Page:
• Club Havana was known for hosting decent Afro-Cuban jazz bands. There was dancing Thursdays through Sundays, and Sunday afternoons, the management handed out free cigars. Hector became close to the house band, whose rhythm section inspired him.

  • In 1961 Metro-Goldwyn-Mayer had purchased Verve Records from Norman Granz. Creed Taylor became the new executive director, and made a number of crucial policy decisions, including the sacking of the majority of Verve’s contract artists. One of a handful to survive was

  • On the evenings of April 21 and 22, 1961, Miles Davis and his quintet recorded at San Francisco’s The Black Hawk nightclub, a longtime Tenderloin neighborhood establishment described by Bay area music writer Ralph J. Gleason as

  • This edition features a selection of “glamour girl” covers !

  • "A Man's Hands En Clave" -- a short story by Arya Jenkins
  • Great Encounters: In the studio with Bill Evans and Stan Getz
  • Liner Notes -- Miles Davis in Person At The Blackhawk
  • Cover Stories with Paul Morris, Vol. 11
priest1 Literature » Short Fiction

“Father Kniest, Jazz Priest” — a short story by Con Chapman

“Father Kniest, Jazz Priest” is a short story by Con Chapman about “a man of the cloth…deputized by a higher power to save jazzmen’s souls from the lures and wiles and temptations of bad taste.”

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I’m getting too old for this, I thought as I made my way down Boylston Street, my tambourine in one hand, the Good Book in the other. I started ministering to the jazz scene in Boston back when Estelle Slavin and Her Swinging Brunettes were the house band at Izzy Ort’s Coney Island Club on Essex Street. Floogie Williams and the Unquenchables were ensconced at the Tip-Top Lounge, which didn’t sit well with the sconces that came with the place as trade fixtures, but so what? We were young and crazy for jazz — we didn’t care.

But now I’m closing in on eighty, and eighty’s looking over its shoulder, nervous as hell. I’ll catch it soon enough — if I don’t die first.

Back in ’55 I was just out of the seminary and was assigned by my […] Continue reading »

wolff8 Art » Masters of Jazz Photography

Masters of Jazz Photography — Francis Wolff

In honor of the late jazz photographer Lee Tanner, Jerry Jazz Musician presents a number of editions of “Master of Jazz Photography,” featuring a work by one of the photographers featured in Tanner’s book The Jazz Image.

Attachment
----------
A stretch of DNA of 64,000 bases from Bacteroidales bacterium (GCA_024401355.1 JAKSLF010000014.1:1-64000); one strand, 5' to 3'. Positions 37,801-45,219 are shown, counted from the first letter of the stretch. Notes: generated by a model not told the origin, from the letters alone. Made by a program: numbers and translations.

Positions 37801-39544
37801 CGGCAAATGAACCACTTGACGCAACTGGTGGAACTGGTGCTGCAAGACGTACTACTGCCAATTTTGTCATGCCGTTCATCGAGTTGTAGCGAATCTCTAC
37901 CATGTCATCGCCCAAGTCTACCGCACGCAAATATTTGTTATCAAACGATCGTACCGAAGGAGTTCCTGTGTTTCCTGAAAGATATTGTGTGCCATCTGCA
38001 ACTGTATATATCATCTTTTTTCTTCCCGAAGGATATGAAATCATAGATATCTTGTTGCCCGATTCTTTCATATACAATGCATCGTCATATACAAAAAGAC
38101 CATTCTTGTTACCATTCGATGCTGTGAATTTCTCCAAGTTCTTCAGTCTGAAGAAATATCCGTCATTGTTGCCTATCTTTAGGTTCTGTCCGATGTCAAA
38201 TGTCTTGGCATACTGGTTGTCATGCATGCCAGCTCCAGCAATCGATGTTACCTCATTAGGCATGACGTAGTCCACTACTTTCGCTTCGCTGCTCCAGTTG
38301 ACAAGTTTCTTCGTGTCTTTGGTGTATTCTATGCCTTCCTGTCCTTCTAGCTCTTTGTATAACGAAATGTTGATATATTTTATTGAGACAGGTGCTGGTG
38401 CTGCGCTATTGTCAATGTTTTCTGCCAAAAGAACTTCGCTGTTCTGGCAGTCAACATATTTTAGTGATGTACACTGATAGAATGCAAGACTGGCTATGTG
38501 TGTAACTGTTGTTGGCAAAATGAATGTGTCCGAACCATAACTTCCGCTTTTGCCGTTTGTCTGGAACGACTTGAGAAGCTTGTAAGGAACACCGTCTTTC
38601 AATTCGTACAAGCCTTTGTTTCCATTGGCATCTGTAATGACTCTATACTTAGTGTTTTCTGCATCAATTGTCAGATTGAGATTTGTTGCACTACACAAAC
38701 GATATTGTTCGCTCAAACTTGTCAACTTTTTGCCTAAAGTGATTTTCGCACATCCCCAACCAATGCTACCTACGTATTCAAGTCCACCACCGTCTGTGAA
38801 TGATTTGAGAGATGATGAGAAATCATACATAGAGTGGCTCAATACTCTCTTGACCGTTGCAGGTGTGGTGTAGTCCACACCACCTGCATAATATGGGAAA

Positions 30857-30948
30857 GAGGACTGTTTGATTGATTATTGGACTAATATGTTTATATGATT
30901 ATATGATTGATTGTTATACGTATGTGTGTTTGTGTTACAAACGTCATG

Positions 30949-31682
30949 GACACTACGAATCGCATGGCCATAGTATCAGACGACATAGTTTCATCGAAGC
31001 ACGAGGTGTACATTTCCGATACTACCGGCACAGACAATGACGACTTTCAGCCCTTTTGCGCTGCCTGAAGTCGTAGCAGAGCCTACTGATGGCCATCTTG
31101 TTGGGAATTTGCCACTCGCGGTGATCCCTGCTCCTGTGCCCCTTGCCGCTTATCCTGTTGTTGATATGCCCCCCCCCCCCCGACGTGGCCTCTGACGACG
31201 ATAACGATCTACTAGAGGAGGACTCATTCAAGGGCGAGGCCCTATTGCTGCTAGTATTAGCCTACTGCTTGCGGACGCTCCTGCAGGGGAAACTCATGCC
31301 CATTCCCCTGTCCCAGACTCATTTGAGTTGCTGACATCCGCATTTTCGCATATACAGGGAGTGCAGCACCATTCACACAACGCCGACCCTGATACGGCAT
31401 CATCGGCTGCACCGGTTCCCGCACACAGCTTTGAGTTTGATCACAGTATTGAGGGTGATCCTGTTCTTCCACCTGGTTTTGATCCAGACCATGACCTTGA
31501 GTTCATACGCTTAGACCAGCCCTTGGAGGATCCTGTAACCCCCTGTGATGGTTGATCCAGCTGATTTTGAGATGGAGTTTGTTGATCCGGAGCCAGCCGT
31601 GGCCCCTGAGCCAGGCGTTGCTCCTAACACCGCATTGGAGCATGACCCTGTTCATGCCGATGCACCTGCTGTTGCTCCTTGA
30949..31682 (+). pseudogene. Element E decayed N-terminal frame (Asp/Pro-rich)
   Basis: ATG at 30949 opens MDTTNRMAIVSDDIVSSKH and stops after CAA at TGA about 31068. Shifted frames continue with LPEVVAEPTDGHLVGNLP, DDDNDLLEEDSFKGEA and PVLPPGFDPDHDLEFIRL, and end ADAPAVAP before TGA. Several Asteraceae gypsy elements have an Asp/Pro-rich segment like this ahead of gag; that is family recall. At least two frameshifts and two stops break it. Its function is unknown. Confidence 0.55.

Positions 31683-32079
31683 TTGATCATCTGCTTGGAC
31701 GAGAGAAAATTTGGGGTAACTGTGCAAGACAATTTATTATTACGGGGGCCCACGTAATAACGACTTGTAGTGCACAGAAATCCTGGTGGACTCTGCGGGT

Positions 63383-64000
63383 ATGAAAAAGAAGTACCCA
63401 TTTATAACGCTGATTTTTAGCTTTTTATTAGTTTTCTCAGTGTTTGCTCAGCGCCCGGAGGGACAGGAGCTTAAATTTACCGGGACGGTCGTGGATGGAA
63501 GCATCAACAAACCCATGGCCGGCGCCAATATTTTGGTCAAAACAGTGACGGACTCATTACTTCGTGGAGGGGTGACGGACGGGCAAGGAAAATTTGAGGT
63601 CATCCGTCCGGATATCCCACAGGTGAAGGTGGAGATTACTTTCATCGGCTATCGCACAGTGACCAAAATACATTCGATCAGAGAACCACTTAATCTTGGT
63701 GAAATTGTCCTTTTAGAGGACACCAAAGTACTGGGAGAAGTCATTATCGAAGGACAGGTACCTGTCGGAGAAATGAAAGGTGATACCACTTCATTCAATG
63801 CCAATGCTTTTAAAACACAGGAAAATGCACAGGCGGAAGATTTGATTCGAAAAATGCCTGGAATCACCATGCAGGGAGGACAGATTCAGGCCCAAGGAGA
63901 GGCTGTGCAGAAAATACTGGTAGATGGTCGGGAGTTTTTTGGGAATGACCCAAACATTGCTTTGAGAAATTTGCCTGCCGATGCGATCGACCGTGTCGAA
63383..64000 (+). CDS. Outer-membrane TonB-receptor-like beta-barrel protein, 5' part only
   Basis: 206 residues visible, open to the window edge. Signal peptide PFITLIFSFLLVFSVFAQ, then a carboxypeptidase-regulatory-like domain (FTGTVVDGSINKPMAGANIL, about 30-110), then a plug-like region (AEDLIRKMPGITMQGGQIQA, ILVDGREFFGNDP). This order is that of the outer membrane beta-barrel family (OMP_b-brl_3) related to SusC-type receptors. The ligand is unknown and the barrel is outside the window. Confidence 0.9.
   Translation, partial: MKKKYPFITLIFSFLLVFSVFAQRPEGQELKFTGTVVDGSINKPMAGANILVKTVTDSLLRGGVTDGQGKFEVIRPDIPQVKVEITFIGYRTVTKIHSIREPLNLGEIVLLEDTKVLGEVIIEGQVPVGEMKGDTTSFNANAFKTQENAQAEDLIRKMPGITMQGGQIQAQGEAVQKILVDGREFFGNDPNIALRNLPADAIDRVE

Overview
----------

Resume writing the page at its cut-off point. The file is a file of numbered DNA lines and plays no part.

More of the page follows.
This edition: Francis Wolff […] Continue reading »

loombardo4 Uncategorized

Guy Lombardo — “about as artistically creative as the average comic book”

“If you can dance at all, you can dance to [Guy] Lombardo’s music,” the Metronome writer George T. Simon wrote in 1942. The Lombardo band’s popularity was once so immense and widespread that he set attendance marks wherever he went, including at Harlem’s Savoy Ballroom. His appeal came despite what Simon described as the band’s “exaggerated sax vibratos, the clippety brass phrases with their illegitimate tones…and the style of singing that lets you hear all consonants and no vowels,” leading to what some musicians would ridicule as being “about as artistically creative as the average comic book.”

But, as Simon wrote in the chapter on Lombardo from his essential 1967 book The Big Bands, “Lombardo believed implicitly in his music, and he succeeded handsomely in selling it to two generations of dancers.”

For many of us born in the years following World War II – raised culturally by the likes of […] Continue reading »

nat2 Quiz Show » Jazz History Quiz

Jazz History Quiz #62

He is best known for writing “(Get Your Kicks On) Route 66″ — which Nat Cole made famous in 1946 — but his earliest musical success came with the song “Daddy,” recorded in 1941 by Sammy Kaye and His Orchestra, which was the #1 record for eight weeks. He was also famous for being married to the glamorous singer Julie London. Who is he?

Joe Albany

Jess Stacy

Russ Freeman

Pete Jolly

Dave Frishberg

Bobby Troup

Go to the next page for the answer!


[…] Continue reading »

vince Features » In Memoriam

Vince Guaraldi — a career beyond “A Charlie Brown Christmas”

Arguments abound about what is hip and what isn’t when it comes to Christmas music, but few can argue that Vince Guaraldi’s A Charlie Brown Christmas remains a breath of fresh air in a world otherwise dominated by recordings by Kenny G, Mannheim Steamroller, and the Trans-Siberian Orchestra. Certified “triple platinum” by the Recording Industry Association of America, and ranked by Sound Scan as the #10 best selling Christmas album since 1991, A Charlie Brown Christmas — and his association with Peanuts creator Charles Schulz — is what Guaraldi is best remembered for.

What few of us probably know about Guaraldi, however, is that he was actually a self-proclaimed “reformed boogie-woogie player” who got his start filling in for […] Continue reading »